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Private, service dress, Colored Infantry Company, Upper Canada Incorporated Militia, 1843-1850

Type: Image

Raised in 1838, the Colored Infantry Company recruited from Blacks in Upper Canada was the only provincial unit on duty between 1843 the unit's disbanding in 1850. It served mainly along the American border in the Niagara area. Besides the service dress shown, these Black Canadian soldiers also had the shako and scarlet coat trimmed with white lace for full dress as in the British infantry. Reconstruction by Garth Dittrick. (Parks Canada)

Site: National Defence

The Volunteer Corps

Type: Document

The colony of British Columbia had no militia before joining Canada in 1871. Instead, volunteer corps were raised, especially after tensions with the United States increased during the late 1850s. One unit was raised by escaped American slaves.

Site: National Defence

Private, 2nd Construction Battalion, Canadian Expeditionary Force, circa 1917

Type: Image

The 2nd Construction Battalion was the first military unit of the Dominion of Canada to recruit Canadians of African origin. Racism made it impossible for them to join other units. The Construction Battalion was raised in July 1916, mainly from Nova Scotia volunteers. It served in Nova Scotia and New Brunswick for a year, and was then sent to France, where it served behind the lines building roads and railroads. The 2nd Construction Battalion followed in the footsteps of earlier pre-Confederation units such as Captain Runchey's Company of Colored Men (1812-1815), the Colored Infantry Company (1838-1850), and the Victoria Pioneer Rifle Corps (1860-1866). Reconstruction by Ron Volstad. (Canadian Department of National Defence)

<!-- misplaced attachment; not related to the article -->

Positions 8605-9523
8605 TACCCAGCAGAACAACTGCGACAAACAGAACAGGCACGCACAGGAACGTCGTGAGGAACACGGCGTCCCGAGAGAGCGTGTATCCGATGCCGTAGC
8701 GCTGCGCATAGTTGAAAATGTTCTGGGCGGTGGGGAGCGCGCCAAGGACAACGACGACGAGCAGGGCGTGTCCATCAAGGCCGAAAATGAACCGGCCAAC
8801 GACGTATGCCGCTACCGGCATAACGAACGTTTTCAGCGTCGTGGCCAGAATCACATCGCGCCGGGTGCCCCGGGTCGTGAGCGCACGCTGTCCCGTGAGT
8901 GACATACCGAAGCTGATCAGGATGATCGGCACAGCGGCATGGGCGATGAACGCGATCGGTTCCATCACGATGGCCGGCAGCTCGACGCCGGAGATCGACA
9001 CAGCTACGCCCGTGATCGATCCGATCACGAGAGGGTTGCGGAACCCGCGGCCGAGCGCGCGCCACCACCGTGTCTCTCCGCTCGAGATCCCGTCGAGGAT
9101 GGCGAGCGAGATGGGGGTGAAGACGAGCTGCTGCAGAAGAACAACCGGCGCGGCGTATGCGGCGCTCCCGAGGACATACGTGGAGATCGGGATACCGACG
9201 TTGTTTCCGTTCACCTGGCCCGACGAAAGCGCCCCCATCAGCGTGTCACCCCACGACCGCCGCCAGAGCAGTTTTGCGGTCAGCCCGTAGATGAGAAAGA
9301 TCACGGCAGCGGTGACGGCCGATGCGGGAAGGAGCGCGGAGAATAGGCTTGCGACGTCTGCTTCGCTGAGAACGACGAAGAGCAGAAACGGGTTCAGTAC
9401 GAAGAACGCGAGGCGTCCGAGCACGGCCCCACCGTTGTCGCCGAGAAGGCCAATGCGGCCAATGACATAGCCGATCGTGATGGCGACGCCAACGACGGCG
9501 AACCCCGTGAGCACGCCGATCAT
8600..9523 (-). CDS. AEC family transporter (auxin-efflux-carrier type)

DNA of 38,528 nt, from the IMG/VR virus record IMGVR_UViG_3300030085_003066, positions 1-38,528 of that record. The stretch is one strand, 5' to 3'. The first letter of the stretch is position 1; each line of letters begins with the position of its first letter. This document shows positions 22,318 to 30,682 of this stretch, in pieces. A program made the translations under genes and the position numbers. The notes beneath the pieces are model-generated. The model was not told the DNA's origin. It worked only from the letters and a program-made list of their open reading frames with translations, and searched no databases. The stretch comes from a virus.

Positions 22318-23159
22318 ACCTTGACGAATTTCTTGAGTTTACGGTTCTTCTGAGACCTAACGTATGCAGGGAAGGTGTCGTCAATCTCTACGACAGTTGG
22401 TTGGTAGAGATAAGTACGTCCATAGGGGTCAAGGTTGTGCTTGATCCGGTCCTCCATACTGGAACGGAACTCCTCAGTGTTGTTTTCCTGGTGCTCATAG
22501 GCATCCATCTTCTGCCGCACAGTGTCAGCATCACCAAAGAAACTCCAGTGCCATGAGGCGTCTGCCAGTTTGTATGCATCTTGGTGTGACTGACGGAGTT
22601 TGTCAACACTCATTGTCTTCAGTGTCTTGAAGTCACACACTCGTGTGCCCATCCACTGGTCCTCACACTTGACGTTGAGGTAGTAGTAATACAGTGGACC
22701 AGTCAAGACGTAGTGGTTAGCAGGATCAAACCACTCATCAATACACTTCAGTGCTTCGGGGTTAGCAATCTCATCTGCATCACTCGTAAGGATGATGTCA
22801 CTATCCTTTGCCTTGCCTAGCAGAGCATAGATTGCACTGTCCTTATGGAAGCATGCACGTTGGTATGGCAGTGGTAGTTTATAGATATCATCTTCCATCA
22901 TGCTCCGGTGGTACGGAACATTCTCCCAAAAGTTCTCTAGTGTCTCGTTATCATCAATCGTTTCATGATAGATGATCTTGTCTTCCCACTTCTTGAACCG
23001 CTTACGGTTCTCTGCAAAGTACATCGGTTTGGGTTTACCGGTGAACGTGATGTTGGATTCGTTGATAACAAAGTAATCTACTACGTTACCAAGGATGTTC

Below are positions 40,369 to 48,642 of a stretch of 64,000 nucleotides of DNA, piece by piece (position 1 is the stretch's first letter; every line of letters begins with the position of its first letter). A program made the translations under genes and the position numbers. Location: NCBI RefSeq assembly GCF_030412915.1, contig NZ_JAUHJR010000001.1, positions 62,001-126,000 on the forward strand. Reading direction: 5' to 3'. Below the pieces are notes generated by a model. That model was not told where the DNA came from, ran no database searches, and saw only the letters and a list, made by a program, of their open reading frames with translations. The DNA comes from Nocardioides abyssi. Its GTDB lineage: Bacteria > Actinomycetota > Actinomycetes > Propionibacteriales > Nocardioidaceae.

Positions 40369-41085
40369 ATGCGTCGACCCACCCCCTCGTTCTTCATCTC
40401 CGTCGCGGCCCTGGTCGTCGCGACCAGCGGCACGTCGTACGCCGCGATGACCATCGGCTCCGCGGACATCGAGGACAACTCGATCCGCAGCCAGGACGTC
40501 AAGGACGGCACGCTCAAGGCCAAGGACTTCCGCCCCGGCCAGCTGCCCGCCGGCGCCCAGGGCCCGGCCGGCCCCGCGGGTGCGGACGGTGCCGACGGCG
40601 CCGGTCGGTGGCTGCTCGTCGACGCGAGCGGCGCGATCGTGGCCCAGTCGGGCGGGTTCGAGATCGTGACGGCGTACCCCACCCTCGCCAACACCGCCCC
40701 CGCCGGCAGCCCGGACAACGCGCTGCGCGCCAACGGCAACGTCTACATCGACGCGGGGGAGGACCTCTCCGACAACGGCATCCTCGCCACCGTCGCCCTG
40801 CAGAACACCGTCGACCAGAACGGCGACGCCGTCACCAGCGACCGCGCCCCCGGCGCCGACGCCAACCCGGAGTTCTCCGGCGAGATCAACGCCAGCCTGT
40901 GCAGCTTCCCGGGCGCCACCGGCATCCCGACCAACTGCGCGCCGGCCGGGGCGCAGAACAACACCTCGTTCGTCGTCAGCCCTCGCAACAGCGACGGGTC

Site: National Defence

The Legacy of the War of 1812

Type: Document

Although largely forgotten today, the War of 1812 had important consequences. The failed American invasions meant Canada could become a separate state, giving some degree of shelter from the American 'melting pot' for Francophones, Loyalists, Amerindians and escaped slaves.

Site: National Defence

Rejection of Volunteers

Type: Document

Canada's white-led army discriminated against recruits from visible minority groups. Aboriginals, blacks and Japanese were discouraged from joining the 'white man’s war'. However, when the manpower crisis emerged in 1917, these same communities were reluctant to volunteer when the restrictions were lifted. Only 5,100 visible minority members volunteered for service during the war.

Site: National Defence